Polychronicon Ranulphi Higden maonachi Cestrensis; together with the English translations of John Trevisa and of an unknown writer of the fifteenth century.
Higden, Ranulf, d. 1364., Trevisa, John, tr. d. 1402., Caxton, William, ca. 1422-1491., Malverne, John, d 1415?, Babington, Churchill, ed. 1821-1889,, Lumby, J. Rawson ed. (Joseph Rawson), 1831-1895.

Capitulum tricesimum quintum.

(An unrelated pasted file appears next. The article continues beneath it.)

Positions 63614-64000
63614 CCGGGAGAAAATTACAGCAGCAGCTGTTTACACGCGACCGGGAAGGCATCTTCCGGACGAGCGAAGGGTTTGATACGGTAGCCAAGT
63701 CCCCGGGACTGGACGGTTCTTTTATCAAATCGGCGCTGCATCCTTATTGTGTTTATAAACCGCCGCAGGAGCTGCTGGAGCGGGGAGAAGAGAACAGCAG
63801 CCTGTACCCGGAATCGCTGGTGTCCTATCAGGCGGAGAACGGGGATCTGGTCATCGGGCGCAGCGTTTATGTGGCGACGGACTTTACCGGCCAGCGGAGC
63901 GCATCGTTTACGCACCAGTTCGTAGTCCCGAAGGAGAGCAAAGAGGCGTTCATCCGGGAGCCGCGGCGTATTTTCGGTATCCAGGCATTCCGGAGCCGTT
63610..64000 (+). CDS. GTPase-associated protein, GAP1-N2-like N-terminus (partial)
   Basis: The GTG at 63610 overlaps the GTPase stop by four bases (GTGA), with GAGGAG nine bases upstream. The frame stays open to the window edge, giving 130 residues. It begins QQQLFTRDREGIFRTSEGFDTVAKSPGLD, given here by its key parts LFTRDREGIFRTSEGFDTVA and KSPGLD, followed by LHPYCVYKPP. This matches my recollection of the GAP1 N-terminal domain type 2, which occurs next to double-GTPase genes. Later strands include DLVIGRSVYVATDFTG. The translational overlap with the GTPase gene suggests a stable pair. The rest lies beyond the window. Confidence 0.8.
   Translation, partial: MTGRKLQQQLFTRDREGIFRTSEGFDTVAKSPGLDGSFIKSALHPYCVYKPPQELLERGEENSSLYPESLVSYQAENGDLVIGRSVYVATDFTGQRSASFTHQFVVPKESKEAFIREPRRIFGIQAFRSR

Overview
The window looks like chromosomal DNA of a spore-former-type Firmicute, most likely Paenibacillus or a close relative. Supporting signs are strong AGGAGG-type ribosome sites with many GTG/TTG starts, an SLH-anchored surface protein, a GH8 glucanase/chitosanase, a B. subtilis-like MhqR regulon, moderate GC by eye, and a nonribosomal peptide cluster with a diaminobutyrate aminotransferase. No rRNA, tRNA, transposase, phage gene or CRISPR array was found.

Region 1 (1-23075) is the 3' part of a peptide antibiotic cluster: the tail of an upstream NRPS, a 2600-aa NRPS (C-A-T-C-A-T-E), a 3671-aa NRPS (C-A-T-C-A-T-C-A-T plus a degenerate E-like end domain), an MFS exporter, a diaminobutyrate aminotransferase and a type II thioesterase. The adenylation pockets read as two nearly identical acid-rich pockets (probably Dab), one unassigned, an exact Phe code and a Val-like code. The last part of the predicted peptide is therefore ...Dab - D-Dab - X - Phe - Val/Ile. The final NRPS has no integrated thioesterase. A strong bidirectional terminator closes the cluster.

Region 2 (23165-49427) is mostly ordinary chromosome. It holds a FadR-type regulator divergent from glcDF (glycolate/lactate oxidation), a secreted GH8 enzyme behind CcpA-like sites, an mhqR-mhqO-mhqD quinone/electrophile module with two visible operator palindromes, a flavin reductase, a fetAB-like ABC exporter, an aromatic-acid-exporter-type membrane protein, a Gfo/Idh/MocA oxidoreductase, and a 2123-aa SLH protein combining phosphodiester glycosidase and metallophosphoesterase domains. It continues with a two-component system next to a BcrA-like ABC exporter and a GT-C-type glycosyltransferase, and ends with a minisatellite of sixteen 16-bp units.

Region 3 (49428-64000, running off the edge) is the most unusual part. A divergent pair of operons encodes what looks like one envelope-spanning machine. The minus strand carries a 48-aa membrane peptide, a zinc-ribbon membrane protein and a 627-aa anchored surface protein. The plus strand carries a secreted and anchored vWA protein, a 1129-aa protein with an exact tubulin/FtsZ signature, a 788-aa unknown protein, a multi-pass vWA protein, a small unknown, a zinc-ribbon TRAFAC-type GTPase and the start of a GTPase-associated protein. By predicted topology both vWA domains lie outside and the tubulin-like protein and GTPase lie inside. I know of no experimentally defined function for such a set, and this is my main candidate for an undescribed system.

PTHOLOMEUS Philometor reignede in Egipte xxxv. yere. Petrus, capitulo ducentesimo quinto. In whiche tyme Symon Page  105, vol.4 the son of Onias, bischoppe and gouernoure off the temple, redemede þe ordre of prestes of Appollonius gouernoure of Phenicea. Seleucus herenge that sende Eliodorus to destroye that conuencion, whiche commenge in to the temple to spoile hit, ij. yonge men did arise from theire berialles and did slee hym. Neuerthelesse Iosephus semethe to reherse that thei were ij. angelles in the similitude of men. Also hit is redde in the secunde boke of the Machabees that a ferefulle sitter of an hors apperede and caste hym downe, and did not slee hym. Iosephus, libro secundo. Ihesus, the son of Syrac, made that boke Ecclesiasticus abowte þis tyme, whom he namede Pane|rethon. In the thridde yere of this Philometor, Aristobolus, a Iewe, wrote to Ptholomeus the commentaryes of the explana|ciones in to Moyses. Eutropius, libro quarto. Philippe kynge of Macedony dedde, Perseus his son began to rebelle ageyne þe Romanes; whom Emilius consul ouercome, sleenge of the Grekes xxxti in a soore batelle. Whiche Emilius sette in a Page  107, vol.4 chariette by hym Perseus willenge to have fallen downe to his feete, and ȝafe to hym a releische of halfe his tribute, com|maundenge the men of Macedony to be of liberte, that hit scholde appere the Romanes to fiȝhte raþer for riȝhte then for money. Trogus, libro vicesimo secundo. Memmius Cato unsadellede*. [or unhorsed is written in red in the margin.] in that batelle fauȝhte manly on foote, whiche desyrenge to hurte a noble man aduersary to hym lette falle [folio 177b] his swerde, whiche willenge to take hit ageyne defendede hym manly, and returnede to his hoste, the audacite of whom was a grete helpe to the Romanes of the victory. And then Perseus y-taken, and then the realme of Macedony was subiecte to the Romanes; whiche londe hade from Cranaus unto this Perseus xxxvti kynges by viij.e. yere and xxxiiijti. Isidorus, libro 6o. Page  109, vol.4 This Emilius Paulus brouȝte from Grece bokes to Rome firste. After that Iulius Cæsar take that werke to be compilede to Marcus Varro. After that Pamphilius Martir, whom Eusebius writethe to haue hade xxxti ml volumes in his bibelle. After that Origenes precellede alle oþer men afore hym, off the volumes of whom Seynte Ierom rehersethe hym selfe to haue redde vj. ml. But the grete and noble clerke Seynte Austyn precellede alle other, the werkes of whom may be redde vnnethe of oone man. Anthiocus Epiphanes reignede in Siria and Asia xj. yere. This Anthiocus, beenge as plegge for his fader to the Romanes, herenge of the slawthe and cowardenesse of his broþer, departede secretely from Rome, thauȝhe mony men say that he hade licence of the senate. This Anthiocus schewede hym in the begynnenge as meke and ientylle, wherefore he was callede Epiphanes, as noble other superapparente, whiche reignede after the dethe off Seleucus his brother. This Page  111, vol.4 Epiphanes mariede his sustir to Ptholomeus kynge of Egipte, that he myȝte occupy Egipte thro disseyte; whiche entrenge in to Egipte in a tyme, as to see his broþer and sustyr, causede Ptholomeus the kynge of Egipte to be sleyne at meyte, that he myȝhte occupye Egipte in that wise. But men of Egipte putte hym aweye, after that he hade reignede ij. yere in that londe, wherefore he lade sege to þe cite of Alexandrye. Trogus, libro 34to. The legates of the Romanes, sende for the [folio 178a] liberacion of men of Egipte, ȝafe metenge to Anthiocus walkenge by the side of the see. To whom they seide, "The senate and peple of Rome commaunde the that þow departe from men of Egipte theire luffers and frendes." Whiche de|sirenge respite for to ȝiffe an answere, Marcus Publicus made a cercle with a rode abowte hym in the sonde, seyenge, "The cenate and peple of Rome commaunde the that þou passe not this cercle vn tille thow ȝiffe an answere." To whom Page  113, vol.4 he seide, "Thauȝhe the Romanes commaunde that, beholde y goe furthe of the cercle;" whiche goenge in to the Iewerye exercisede grete crudelite. Wherefore Onias, the bischop of the Iewes, wente vn to Egipte, whiche obtenynge þe fauor of the kynge, edifiede a temple at Elyopoleos, lyke to þe temple of the Iewes, seyenge hym in that to fullefille the prophecy of Ysay, seyenge, "The alter of Godde schal be in Egipte, and the tytle of hit within the costes of hit." That temple re|meynede þer by cc. and lti yere, vn to the tymes of Vespasian, whiche destroyede that temple and cite. Onias þe bischop departenge from Ierusalem un to Egipte, Ihesus and Iohannes, his breþer, made grete debate and stryfe for the bischopryke afore Anthiocus, whiche willenge to please hym declynede to the ryte of gentiles, in so moche that thei toke to þeym the names of Gentiles. Wherefore Ihesus was callede Iason, and Iohannes Menelaus; after the exemple of whom mony men of Israel inducede the rytes of the gentiles makenge in Ierusalem Page  115, vol.4 howses of women ylle disposede, callenge theym Anthiocheni. This seide Anthiocus makenge Iason bischoppe, removede hym and subrogate Menelaus in to þat office, whiche movede Andronicus to sle Iason his brother, in that he folowede Anthiocus to Antiochia to chaunge his purpose; and so Andronicus did sle Iason, wherefore Andronicus was sleyne by Anthiocus. Petrus, 207. The fire of sacrifice, whiche [folio 178b] brente vnder the waters by lxxti yere, was extincte after that*. [The fire of sacrifice was ex|tincte.] Iason hade boȝte that office of Anthiocus. This Anthiochus toke Ierusalem thro the treason of the citesynnes, takenge from hym x. ml. citesynnes, constreynenge the inhabitatores of hit to ydolatry, sleenge men that wolde not, offrenge flesche of swyne, takenge a weye veselles, pottes, with lawnternes and veyles, and putte an ymage of Iupiter in the temple, prohi|bitenge the sacrifices after the lawe of Moyses. The vij. Page  117, vol.4 brether Machabees were sleyne with theire moder in the tyme of þis Anthiocus. In whiche tyme Matathias, a preste in the cite of Modyn, supportede by the helpe of his v. childer, chalangede the lawes and ȝiȝte*. [Sic.] of his fader, amonge whom Iudas was callede Machabeus by a figure antonomasia. Petrus, 207. Mathathias tauȝhte the Iewes to fiȝhte on þe Sabbatte day leste the lawe scholde peresche with the peple; whiche dienge after that he hade gouernede theym oon yere, ordeynede Symon his son as fader to cownselle, but Iudas as gouernoure in batelle. Ennius the poete diede thro an infirmite articuler, and was beryede in the towmbe of Scipio. Iudas Machabeus kepede the lawes of his fader by the space of iij. yere, and hurte soore Appollonius, the duke other gouernoure of Samaria, with the swerde of whom Iudas did fiȝhte afterwarde. Anthiochus goen in to Persida for his tributes not paiede, Iudas hade victory of the gouernoures of Page  119, vol.4 Anthiochus, and made clene the temple, and renewede hit. And so the thridde dedicacion of the temple was made under Iudas Machabeus, callede encenia, whiche contynuede after|warde. Petrus, 211o capitulo. Antiocus causede to flee by men of Persida, herenge his princes to be deuicte in the Iewery, manassede the Iewes; and a disease of his partes interialle toke hym anoon, þat he felle from his chariette and was hurte soore. From whom a grete stynche and as intoller|able [folio 179a] come, wormes comenge from his body, that the savour grevede alle the hoste. Whiche returnede to hym selfe know|legede that he suffrede that peyne for the violacion of the temple. Wherefore he promisede that he wolde be a Iewe, and to delyuer theyme, and make theym like to men of Athenes, seyenge that a mortalle man awe to be subjecte to God; whiche Page  121, vol.4 diede in the mowntes. Anthiocus Eupator, son to Epiphanes, reignede after his fader, whiche gedrede ageyne þe Iewes an hoste of c. ml foote men, of xxti ml horse men, and of xxxijti elephauntes, to whom thei schewede the juse of grapes to make theym scharpe in batelle.